I have a SQL Server 2005 database with a large number of tables in the dbo schema. I now created a new schema (call it myschema) that only has three table-valued functions and two stored procedures in it. All of that code has access to the tables in dbo.
The code in myschema will ultimately be called from a web service and I am struggling to get the permissions right for the user I created for the web service.
At first, I created the user with no roles except public and then gave it specific permissions on the securables in myschema. But then I could log on using that user and select from (and ever update) anything in dbo.
So I gave the user the denydatareader and denydatawriter roles, which effectively restricted the access to the objects in dbo.
The result of this is that I can execute the two stored procedures just fine.
But if I try to use the table-valued functions, I get this error:
The SELECT permission was denied on the object 'MyFunction', database 'MyDB', schema 'myschema'.
This is despite my use of:
grant select on myschema.MyFunction to MyUser
I'm guessing that's because of my brilliant use of denydatareader.
So what is the correct way to give a user access only to a list of specific stored procedures and table-valued functions and not to anything else?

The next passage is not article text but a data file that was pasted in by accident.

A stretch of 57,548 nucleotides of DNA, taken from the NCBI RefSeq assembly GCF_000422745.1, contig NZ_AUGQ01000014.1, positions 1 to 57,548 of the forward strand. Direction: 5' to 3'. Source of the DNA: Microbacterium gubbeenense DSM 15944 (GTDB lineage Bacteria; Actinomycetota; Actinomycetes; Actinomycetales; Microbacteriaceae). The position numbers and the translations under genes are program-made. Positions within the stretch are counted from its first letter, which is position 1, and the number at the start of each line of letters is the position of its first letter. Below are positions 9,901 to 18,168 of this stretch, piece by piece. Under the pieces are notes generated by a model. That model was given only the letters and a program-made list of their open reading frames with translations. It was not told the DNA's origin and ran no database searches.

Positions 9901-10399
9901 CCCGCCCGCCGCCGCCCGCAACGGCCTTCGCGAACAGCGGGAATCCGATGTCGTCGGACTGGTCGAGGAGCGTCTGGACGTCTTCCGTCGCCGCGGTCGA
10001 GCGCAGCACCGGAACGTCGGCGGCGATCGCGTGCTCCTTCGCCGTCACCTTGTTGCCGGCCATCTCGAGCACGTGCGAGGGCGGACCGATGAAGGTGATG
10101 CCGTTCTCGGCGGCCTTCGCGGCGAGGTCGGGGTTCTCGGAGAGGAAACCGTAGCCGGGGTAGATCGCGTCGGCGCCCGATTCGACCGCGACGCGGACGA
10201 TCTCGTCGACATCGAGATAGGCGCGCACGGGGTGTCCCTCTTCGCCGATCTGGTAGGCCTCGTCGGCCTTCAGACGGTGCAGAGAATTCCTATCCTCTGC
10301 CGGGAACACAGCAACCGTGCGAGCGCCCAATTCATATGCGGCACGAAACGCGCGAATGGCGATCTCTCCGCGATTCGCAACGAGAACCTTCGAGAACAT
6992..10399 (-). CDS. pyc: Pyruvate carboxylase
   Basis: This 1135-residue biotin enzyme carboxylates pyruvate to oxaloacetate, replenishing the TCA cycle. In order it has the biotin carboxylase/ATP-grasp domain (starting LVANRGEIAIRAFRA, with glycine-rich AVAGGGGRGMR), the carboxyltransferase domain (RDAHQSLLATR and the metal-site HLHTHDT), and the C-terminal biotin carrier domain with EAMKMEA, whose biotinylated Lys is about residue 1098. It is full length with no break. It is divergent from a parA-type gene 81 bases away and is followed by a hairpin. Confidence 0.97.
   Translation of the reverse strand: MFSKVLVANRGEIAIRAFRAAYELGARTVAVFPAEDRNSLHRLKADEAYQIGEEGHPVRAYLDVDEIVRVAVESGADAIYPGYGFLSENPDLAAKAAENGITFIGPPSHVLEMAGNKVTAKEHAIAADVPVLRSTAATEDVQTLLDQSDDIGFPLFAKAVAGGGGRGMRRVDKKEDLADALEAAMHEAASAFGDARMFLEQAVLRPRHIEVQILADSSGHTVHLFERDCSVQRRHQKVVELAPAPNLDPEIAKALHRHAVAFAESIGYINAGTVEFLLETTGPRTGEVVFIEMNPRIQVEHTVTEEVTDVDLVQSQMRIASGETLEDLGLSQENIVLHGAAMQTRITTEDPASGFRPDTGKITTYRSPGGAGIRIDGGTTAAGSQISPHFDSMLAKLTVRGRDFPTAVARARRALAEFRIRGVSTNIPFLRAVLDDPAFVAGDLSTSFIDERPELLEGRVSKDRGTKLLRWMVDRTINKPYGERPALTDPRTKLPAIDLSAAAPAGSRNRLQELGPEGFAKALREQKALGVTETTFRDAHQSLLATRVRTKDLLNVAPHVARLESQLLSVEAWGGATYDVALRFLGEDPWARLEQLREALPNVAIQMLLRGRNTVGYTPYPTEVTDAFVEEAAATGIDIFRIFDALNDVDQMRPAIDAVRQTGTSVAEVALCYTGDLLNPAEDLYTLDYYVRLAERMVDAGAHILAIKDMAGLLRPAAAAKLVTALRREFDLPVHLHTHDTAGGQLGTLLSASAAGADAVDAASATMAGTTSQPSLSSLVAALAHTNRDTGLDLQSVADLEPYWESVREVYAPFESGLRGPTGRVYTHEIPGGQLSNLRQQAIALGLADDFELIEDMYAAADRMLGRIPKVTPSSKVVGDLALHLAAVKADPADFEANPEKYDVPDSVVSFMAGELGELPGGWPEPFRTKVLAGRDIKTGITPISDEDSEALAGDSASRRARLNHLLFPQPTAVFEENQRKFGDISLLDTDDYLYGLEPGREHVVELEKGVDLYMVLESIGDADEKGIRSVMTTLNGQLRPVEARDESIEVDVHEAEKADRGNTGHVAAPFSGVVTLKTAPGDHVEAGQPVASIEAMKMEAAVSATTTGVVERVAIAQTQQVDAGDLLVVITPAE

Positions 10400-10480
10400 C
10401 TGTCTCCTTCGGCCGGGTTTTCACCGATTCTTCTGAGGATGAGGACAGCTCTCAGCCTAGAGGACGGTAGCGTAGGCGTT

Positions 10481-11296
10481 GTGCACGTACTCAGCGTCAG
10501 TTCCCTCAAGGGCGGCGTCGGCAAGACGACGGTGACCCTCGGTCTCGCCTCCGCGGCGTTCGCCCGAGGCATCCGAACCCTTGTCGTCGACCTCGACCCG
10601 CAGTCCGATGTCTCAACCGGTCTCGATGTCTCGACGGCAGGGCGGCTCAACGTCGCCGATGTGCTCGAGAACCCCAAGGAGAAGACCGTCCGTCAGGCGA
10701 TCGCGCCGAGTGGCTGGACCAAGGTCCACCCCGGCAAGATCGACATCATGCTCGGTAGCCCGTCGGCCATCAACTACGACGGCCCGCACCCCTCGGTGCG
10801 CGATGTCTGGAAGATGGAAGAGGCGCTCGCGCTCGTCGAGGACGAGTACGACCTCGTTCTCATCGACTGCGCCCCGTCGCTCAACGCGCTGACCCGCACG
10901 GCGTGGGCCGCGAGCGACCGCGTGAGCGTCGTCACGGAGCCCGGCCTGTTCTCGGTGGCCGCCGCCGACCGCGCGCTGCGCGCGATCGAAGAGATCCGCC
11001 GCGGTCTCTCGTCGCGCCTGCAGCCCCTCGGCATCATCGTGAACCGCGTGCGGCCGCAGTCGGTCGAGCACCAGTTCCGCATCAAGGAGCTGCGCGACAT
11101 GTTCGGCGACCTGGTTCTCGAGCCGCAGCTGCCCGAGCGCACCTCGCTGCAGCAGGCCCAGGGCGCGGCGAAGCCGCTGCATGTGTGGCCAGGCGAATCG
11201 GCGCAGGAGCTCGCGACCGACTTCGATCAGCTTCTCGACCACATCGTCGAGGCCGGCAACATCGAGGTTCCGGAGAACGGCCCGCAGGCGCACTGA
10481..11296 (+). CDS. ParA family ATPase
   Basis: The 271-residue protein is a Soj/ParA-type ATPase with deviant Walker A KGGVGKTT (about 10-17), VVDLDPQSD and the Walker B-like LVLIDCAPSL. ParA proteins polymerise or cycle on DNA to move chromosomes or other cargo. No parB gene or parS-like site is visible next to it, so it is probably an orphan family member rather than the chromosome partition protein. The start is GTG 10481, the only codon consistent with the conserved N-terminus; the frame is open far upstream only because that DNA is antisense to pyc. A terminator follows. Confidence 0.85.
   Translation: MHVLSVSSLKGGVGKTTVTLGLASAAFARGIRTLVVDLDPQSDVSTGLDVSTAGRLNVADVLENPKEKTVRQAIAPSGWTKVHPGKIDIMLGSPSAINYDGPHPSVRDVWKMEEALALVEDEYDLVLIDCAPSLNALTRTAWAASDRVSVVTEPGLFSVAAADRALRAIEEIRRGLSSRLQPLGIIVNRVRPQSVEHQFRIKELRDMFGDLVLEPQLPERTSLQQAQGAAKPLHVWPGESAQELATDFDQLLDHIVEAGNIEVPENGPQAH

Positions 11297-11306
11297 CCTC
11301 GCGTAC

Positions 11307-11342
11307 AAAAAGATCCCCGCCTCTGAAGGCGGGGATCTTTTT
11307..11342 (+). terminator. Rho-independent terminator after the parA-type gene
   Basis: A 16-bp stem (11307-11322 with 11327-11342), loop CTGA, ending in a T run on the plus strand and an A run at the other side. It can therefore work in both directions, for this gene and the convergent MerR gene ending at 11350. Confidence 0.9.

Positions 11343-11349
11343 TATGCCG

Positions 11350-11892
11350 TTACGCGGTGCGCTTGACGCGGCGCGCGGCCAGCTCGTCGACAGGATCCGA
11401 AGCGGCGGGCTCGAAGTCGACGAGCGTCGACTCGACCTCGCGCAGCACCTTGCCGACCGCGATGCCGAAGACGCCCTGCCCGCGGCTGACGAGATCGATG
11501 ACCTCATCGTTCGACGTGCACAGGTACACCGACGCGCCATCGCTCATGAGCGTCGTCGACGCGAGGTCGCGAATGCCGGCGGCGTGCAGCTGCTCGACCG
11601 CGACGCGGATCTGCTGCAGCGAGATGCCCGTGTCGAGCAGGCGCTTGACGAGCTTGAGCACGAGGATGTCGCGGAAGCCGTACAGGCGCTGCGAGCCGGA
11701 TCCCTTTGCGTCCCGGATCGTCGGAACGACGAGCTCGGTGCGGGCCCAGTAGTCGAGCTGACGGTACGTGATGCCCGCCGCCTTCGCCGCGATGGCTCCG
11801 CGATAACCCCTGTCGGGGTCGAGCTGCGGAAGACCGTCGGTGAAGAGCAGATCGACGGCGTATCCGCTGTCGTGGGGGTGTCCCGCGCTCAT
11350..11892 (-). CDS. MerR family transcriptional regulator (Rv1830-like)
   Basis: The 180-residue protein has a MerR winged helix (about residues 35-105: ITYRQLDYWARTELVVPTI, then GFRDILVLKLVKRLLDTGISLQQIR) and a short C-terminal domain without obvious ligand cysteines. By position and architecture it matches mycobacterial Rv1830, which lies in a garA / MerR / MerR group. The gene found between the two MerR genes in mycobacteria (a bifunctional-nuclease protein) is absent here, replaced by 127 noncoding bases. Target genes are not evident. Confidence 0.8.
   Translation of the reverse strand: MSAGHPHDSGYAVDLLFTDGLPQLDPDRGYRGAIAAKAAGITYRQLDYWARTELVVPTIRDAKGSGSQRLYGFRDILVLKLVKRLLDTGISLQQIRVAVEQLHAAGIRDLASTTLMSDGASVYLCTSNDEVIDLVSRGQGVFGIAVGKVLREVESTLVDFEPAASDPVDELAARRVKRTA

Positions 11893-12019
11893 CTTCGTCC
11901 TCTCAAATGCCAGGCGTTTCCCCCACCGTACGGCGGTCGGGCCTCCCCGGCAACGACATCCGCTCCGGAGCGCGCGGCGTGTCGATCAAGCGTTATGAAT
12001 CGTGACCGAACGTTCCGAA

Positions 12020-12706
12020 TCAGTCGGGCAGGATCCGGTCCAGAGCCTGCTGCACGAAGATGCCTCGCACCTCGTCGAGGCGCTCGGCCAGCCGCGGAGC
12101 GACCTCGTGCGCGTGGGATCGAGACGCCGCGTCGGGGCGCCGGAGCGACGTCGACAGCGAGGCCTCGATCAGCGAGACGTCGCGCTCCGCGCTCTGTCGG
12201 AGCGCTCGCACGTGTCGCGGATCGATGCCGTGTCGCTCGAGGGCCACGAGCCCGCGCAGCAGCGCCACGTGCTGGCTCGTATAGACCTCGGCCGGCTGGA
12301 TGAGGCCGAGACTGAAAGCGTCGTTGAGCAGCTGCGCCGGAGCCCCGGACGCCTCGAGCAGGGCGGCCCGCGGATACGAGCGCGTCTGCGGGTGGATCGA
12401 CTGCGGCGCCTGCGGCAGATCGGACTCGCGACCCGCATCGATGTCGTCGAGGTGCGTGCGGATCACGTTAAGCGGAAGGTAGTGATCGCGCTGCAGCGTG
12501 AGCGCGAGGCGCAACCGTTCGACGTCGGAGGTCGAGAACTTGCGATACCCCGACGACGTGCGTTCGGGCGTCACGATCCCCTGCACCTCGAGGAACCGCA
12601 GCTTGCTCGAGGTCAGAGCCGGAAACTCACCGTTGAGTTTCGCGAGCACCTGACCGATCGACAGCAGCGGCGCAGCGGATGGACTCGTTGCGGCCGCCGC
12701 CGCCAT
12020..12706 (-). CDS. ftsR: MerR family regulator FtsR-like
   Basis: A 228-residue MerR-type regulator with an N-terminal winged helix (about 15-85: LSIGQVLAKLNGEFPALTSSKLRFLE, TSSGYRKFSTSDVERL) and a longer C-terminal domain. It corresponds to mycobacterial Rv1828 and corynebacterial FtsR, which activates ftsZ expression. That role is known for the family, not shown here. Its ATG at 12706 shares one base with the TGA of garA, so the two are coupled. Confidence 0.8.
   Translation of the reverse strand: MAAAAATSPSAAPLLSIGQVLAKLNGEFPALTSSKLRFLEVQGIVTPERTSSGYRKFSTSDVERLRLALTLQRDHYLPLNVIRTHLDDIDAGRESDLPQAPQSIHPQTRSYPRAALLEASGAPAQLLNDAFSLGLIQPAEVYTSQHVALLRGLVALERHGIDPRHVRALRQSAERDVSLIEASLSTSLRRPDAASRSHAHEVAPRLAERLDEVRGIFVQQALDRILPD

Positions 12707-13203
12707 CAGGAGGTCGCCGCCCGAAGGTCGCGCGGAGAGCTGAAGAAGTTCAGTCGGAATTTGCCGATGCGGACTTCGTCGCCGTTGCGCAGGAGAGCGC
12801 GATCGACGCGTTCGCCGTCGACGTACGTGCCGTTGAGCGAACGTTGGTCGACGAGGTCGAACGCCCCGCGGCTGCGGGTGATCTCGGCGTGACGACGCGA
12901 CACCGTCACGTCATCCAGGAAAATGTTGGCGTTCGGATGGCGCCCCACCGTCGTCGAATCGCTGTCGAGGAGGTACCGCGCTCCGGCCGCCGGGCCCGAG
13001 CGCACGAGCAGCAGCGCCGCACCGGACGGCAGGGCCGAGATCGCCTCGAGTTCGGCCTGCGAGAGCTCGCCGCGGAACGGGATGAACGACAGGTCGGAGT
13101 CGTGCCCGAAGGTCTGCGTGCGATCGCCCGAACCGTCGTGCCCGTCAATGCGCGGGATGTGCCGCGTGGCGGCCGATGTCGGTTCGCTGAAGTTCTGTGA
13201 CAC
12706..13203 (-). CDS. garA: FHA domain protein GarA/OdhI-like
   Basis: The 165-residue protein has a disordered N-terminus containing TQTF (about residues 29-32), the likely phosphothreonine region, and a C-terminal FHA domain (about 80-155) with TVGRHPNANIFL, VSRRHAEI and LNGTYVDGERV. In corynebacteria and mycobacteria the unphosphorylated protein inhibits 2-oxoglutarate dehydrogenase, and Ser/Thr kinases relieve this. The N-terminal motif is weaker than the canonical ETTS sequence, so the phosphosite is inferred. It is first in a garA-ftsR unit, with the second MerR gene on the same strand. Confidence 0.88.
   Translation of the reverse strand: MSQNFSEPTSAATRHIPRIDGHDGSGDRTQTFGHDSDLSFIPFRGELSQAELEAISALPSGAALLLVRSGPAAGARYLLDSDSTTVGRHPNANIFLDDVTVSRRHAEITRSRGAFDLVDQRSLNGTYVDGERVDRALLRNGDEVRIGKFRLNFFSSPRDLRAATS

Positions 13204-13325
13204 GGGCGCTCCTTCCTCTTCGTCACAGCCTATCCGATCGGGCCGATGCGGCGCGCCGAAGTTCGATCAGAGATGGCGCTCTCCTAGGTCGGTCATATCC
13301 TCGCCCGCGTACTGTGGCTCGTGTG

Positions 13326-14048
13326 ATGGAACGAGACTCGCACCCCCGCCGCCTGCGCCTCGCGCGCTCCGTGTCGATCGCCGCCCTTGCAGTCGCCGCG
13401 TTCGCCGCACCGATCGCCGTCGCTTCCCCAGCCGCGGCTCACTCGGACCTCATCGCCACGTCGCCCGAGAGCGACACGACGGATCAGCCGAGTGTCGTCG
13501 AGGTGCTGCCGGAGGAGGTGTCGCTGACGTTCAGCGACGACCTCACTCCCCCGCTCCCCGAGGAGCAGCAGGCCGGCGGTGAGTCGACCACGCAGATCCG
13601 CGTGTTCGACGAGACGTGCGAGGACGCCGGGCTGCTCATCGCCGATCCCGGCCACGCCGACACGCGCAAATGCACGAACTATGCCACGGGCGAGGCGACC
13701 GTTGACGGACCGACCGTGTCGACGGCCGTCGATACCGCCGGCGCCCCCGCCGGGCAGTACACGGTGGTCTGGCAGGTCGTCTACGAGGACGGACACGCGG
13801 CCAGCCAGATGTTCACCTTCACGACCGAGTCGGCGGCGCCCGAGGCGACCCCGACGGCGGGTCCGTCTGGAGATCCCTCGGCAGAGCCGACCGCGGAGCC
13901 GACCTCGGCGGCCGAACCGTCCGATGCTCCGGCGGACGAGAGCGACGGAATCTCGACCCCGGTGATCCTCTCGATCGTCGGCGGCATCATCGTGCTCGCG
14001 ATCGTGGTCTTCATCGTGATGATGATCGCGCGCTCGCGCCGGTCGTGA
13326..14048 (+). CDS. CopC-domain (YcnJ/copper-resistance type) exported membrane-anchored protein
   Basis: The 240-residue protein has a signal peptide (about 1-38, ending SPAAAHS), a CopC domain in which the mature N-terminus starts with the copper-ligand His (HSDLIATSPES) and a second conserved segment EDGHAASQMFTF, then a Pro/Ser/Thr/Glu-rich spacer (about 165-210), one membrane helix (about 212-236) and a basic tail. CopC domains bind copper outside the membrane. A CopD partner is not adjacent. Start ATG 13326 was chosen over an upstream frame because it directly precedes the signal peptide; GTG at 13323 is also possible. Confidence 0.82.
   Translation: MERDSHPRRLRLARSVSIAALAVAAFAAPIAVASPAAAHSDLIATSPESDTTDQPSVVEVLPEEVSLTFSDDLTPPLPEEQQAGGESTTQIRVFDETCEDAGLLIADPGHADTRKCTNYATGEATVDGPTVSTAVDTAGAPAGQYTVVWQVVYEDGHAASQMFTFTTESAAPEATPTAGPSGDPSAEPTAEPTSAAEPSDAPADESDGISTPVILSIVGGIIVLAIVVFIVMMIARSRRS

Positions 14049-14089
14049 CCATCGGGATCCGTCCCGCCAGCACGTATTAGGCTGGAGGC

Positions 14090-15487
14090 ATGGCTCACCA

Update: Based on Nico's answer below, here's what I did. For the sake of brevity, just pretend you see the exists checks.
create table dbo.testtable(id int) go insert into dbo.testtable (id) values (1) insert into dbo.testtable (id) values (2) insert into dbo.testtable (id) values (3) go create schema myschema go create login mylogin with password = 'SomePassword', check_policy = off, default_database=[MyDatabase], default_language=[us_english]; create user myuser for login mylogin with default_schema = [myschema]; create role myschemarole; execute sp_addrolemember N'myschemarole', N'myuser';
Then logged in with mylogin:
-- Error: The SELECT permission was denied... select * from dbo.testtable -- Error: The SELECT permission was denied... update dbo.testtable set id = 4 where id = 2 -- Success: (3 row(s) affected) update dbo.testtable set id = 4 -- Success: (1 row(s) affected) insert into dbo.testtable (id) values (5)
As long as I don't have a where clause, I can insert and update to my heart's content. And on top of that, "use master" also works and the sys schema is also fair game.
Does this mean I still need denydatawriter?